20. OWASP-ASVS v4.0.1 V10.3 Deployed Application Integrity Controls.(10.3.2) Verify that the application employs integrity protections, such as code signing or sub-resource integrity. The application must not load or execute code from untrusted sources, such as loading includes, modules, plugins, code, or libraries from untrusted sources or the Internet.

  21. OWASP-ASVS v4.0.1 V13.2 RESTful Web Service Verification Requirements.(13.2.2) Verify that JSON schema validation is in place and verified before accepting input.

  22. OWASP-ASVS v4.0.1 V13.3 SOAP Web Service Verification Requirements.(13.3.1) Verify that XSD schema validation takes place to ensure a properly formed XML document, followed by validation of each input field before any processing of that data takes place.

  23. OWASP-ASVS v4.0.1 V14.1 Build.(14.1.1) Verify that the application build and deployment processes are performed in a secure and repeatable way, such as CI / CD automation, automated configuration management, and automated deployment scripts.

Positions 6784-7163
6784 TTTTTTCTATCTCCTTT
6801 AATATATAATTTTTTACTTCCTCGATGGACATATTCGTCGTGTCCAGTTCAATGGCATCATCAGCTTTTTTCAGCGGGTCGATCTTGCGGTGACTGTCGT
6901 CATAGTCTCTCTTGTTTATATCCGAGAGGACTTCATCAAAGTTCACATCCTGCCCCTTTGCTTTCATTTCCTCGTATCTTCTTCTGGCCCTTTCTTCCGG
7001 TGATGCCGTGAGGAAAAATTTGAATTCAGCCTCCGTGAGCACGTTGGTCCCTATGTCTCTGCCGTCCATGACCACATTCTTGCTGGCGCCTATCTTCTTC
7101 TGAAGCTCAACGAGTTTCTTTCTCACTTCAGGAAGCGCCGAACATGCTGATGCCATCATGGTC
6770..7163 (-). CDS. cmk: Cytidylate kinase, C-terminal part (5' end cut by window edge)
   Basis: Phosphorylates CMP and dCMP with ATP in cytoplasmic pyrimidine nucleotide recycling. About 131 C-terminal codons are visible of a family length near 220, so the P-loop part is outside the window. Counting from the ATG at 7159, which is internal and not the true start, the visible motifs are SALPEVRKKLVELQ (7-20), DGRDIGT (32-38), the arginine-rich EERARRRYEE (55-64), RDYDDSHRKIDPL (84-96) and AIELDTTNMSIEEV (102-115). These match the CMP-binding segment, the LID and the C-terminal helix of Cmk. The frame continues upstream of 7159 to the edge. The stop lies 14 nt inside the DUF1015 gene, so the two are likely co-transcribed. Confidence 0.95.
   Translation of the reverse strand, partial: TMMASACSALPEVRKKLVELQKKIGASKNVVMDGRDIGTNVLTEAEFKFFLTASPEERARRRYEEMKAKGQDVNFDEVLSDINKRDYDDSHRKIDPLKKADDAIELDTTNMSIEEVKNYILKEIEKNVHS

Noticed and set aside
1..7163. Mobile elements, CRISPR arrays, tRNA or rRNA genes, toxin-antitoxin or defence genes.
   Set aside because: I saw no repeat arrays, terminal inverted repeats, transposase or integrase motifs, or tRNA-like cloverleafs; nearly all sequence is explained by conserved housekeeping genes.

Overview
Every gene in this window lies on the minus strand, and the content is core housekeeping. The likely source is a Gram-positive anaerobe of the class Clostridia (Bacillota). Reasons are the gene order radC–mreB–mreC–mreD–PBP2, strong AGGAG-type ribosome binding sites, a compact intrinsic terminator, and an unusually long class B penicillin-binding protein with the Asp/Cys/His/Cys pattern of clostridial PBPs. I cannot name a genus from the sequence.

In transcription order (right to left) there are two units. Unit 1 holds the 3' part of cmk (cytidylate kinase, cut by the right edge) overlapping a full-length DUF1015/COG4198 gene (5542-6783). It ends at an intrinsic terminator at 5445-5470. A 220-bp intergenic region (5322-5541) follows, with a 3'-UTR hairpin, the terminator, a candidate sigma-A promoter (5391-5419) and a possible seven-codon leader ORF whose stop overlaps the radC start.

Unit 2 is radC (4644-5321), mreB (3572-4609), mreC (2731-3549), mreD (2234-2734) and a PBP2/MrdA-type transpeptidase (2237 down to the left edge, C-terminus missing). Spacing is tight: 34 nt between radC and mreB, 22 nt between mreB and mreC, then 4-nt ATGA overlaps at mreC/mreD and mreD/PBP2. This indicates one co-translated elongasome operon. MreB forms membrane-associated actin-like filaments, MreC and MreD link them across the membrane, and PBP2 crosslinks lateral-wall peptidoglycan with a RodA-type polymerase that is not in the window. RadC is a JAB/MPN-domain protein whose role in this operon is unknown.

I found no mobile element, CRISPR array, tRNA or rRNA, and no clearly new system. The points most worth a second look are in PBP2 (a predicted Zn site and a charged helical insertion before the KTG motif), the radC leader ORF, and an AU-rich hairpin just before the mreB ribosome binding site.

24. OWASP-ASVS v4.0.1 V14.1 Build.(14.1.2) Verify that compiler flags are configured to enable all available buffer overflow protections and warnings, including stack randomization, data execution prevention, and to break the build if an unsafe pointer, memory, format string, integer, or string operations are found.

  25. OWASP-ASVS v4.0.1 V14.1 Build.(14.1.3) Verify that server configuration is hardened as per the recommendations of the application server and frameworks in use.

  26. PCI DSS v3.2.1 - Requirement 1.2.2 Secure and synchronize router configuration files.

  27. PCI DSS v3.2.1 - Requirement 1.3.4 Implement anti-spoofing measures to detect and block forged source IP addresses from entering the network.

  28. PCI DSS v3.2.1 - Requirement 1.3.5 Permit only "established" connections into the network.

  29. PCI DSS v3.2.1 - Requirement 2.2.3 Implement additional security features for any required services, protocols, or daemons that are considered to be insecure.

  30. PCI DSS v3.2.1 - Requirement 2.2.4 Configure system security parameters to prevent misuse.

  31. PCI DSS v3.2.1 - Requirement 6.2 Ensure that all system components and software are protected from known vulnerabilities by installing applicable vendor-supplied security patches.

  32. PCI DSS v3.2.1 - Requirement 6.3 Develop internal and external software applications (including web-based administrative access to applications) securely. Based on industry standards and/or best practices.